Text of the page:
Everything You Need To Know About Murder Hornets
People actually eat these things Of course, you could always decide to take murder hornets and make murder hornet lemonade. In this case, we could take after Japan and eat them. That’s right — the New York Times reports that the more adventurous palates in the Land of the Rising Sun enjoy them as a pleasant snack and as a stimulating ingredient in drinks. Young or old, there’s a murder wasp flavor for everybody.
Some enjoy the grubs “preserved in jars, pan-fried or steamed with rice to make a savory dish called hebo-gohan.” Others like to face their fears head on, enjoying fried or skewered adult hornets … even the stinger. Supposedly they leave a “warming, tingling sensation”, when eaten, but that may just be the pleasant, calming feeling of slipping into the afterlife. You could always drink your hornet, as some enjoy the extra kick they provide to alcohol. Live specimens are sometimes drowned in shochu, a clear, distilled beverage somewhere in between liquor and rice wine in terms of strength. In the few moments before their death, “the insects let out their venom into the liquid, and it is stored until it turns into a dark shade of amber.”
4) Their stings hurt. A lot. If you see an Asian giant hornet, we have good news and bad news. The good news is that they don’t really actively target humans. However, the bad news is that if they do decide to sting you, you’re in a world of pain. Even beekeeper suits can’t stop their stings, which are Bad with a capital B. The sting is said to feel a bit like hot metal being injected in your body. Oh, and not to sound like a broken record but its sting could potentially kill you. Its venom includes a large amount of neurotoxins, and if enough of this stuff enters your body, it can kill you. Sure, one sting may not be enough, but enough of them might — and these being hornets, it’s worth pointing out that they can sting multiple times. This is not a theoretical scenario, either. Reportedly, murder hornets kill as many as 50 people in Japan every year.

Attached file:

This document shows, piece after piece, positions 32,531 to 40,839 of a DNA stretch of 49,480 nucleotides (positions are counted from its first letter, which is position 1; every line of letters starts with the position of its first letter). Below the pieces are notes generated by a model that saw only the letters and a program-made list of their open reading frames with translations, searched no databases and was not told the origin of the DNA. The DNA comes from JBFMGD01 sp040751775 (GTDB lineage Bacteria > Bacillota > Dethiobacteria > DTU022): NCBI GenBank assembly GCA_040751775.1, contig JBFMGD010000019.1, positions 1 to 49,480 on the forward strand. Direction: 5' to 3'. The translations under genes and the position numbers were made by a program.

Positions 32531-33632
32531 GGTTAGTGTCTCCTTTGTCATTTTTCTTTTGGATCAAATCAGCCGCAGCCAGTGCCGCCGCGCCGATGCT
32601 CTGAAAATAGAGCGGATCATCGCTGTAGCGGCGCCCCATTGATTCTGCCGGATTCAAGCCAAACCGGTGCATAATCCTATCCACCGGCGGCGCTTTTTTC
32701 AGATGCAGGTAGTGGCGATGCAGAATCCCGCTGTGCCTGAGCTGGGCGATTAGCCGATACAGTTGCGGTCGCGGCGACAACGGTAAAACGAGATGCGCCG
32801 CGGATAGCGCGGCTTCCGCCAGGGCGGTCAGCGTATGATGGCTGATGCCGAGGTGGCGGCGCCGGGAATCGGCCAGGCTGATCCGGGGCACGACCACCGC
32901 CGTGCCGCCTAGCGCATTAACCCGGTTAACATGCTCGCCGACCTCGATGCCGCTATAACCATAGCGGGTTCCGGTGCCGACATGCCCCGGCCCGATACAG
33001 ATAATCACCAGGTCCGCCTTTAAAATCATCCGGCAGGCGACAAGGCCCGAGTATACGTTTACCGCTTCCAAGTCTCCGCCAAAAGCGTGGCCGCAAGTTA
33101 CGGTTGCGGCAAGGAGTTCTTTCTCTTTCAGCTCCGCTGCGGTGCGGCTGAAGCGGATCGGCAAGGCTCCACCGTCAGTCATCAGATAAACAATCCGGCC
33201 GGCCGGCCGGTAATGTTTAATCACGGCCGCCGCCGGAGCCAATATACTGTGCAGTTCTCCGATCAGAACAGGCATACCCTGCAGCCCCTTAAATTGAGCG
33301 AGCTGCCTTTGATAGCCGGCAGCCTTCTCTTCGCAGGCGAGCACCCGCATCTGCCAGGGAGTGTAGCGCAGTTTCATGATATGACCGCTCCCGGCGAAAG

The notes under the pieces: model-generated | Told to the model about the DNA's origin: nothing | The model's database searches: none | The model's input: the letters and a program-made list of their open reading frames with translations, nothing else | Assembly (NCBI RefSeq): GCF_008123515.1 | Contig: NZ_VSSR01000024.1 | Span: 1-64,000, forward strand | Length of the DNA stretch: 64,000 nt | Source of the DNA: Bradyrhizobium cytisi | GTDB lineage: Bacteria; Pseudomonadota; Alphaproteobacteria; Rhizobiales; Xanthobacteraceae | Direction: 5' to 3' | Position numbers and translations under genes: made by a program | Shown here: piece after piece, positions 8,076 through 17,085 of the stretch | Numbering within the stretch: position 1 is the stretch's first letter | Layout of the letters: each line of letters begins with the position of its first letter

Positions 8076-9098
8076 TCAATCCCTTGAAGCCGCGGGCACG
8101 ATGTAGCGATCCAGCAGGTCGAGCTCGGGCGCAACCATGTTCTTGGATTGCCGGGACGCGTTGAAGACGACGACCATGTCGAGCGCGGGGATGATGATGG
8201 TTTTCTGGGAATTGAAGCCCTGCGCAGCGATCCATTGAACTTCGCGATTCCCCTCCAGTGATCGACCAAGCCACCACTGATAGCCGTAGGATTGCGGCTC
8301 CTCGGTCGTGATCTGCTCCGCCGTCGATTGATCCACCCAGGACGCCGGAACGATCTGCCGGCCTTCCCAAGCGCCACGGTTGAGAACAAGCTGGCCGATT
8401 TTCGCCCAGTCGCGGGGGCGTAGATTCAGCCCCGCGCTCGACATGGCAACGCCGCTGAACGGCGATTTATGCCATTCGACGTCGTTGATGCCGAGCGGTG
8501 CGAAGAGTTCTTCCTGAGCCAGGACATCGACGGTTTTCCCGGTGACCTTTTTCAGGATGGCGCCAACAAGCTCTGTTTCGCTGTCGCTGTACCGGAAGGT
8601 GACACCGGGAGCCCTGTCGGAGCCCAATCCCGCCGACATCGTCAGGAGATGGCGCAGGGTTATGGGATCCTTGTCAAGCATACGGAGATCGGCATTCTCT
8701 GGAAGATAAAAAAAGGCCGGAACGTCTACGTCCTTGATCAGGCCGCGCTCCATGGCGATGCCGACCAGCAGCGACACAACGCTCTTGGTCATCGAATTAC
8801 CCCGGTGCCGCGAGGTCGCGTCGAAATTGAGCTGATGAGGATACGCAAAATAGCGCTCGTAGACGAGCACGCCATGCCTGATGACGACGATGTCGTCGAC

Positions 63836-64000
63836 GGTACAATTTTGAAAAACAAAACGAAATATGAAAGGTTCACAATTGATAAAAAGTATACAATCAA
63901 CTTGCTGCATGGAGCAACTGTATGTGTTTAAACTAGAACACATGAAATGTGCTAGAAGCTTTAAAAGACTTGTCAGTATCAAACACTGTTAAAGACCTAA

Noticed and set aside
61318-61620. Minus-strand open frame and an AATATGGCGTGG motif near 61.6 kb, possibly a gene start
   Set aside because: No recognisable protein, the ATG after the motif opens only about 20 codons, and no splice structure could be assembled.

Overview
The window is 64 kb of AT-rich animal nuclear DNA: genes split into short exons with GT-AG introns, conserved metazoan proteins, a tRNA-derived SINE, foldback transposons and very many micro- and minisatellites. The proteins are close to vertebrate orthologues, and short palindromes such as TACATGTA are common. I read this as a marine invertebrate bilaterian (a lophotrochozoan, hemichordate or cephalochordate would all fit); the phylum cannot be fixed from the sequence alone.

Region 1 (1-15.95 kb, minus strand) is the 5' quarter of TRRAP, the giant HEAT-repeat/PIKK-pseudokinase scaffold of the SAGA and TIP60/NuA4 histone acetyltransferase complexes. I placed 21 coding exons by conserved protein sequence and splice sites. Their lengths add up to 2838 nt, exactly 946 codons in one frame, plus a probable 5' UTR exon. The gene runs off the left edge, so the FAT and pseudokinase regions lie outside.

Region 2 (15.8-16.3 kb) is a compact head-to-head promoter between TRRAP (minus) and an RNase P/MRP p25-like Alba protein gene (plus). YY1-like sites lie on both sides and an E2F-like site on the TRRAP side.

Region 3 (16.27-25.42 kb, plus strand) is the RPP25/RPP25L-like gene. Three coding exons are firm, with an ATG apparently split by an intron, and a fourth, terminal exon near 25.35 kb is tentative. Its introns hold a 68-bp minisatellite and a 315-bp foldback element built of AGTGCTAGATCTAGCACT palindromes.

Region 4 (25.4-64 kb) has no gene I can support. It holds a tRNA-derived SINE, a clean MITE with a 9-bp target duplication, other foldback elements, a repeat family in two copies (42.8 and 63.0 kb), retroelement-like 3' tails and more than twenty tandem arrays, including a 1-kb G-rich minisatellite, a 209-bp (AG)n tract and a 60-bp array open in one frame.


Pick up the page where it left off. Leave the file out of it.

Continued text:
3) How can they be dealt with? Now that we are aware of murder hornets being awful for humans and bees alike what can we, or for that matter, the bees do about them? Quite a lot, actually. As mentioned earlier, the WSDA is keeping tabs on the situation, trapping and tracking as sightings emerge. For this purpose, experts urge everyone who sees Asian giant hornets around to steer clear of them, and to be sure to report there sightings, instead of attempting to get rid of the invasive pest by themselves. This is a fight best left to the professionals. As for bees, it turns out some of them have already figured out the way to deal with murder hornets. Some bees have actually managed to figure out that they can’t match the murder hornets’ size and strength, so they employ a sneaky tactic where hundreds of bees swarm the hornet, which is trapped inside a large bee-ball. The bee’s then basically cook the hornet alive by vibrating in unison, which raises the overall temperature to over 115 degrees — which the bees can survive, but the hornet can’t. The tactic takes up to an hour, but it works. Unfortunately, at the moment, only Japanese honey bees seem to know the trick, having developed it over many generations. Here’s to hoping that the Western bees don’t have to learn it the hard way, as well.
2) They mark their targets with a scent When the scouts head out in search of food, they secrete a special scent onto honeybee’s hives so that their fellow hornet’s can find it and team up and launch an attack. They are the only known species of wasp to apply a scent to food targets, according to the entomology journal Psyche.
1) Their preferred areas While it’s currently unclear how these Asian giant hornets came to North America, the area they’ve been spotted in makes sense. They prefer to live in low-altitude forests and mountains and build underground nests. You probably won’t find these insects in high-altitude areas or open plains.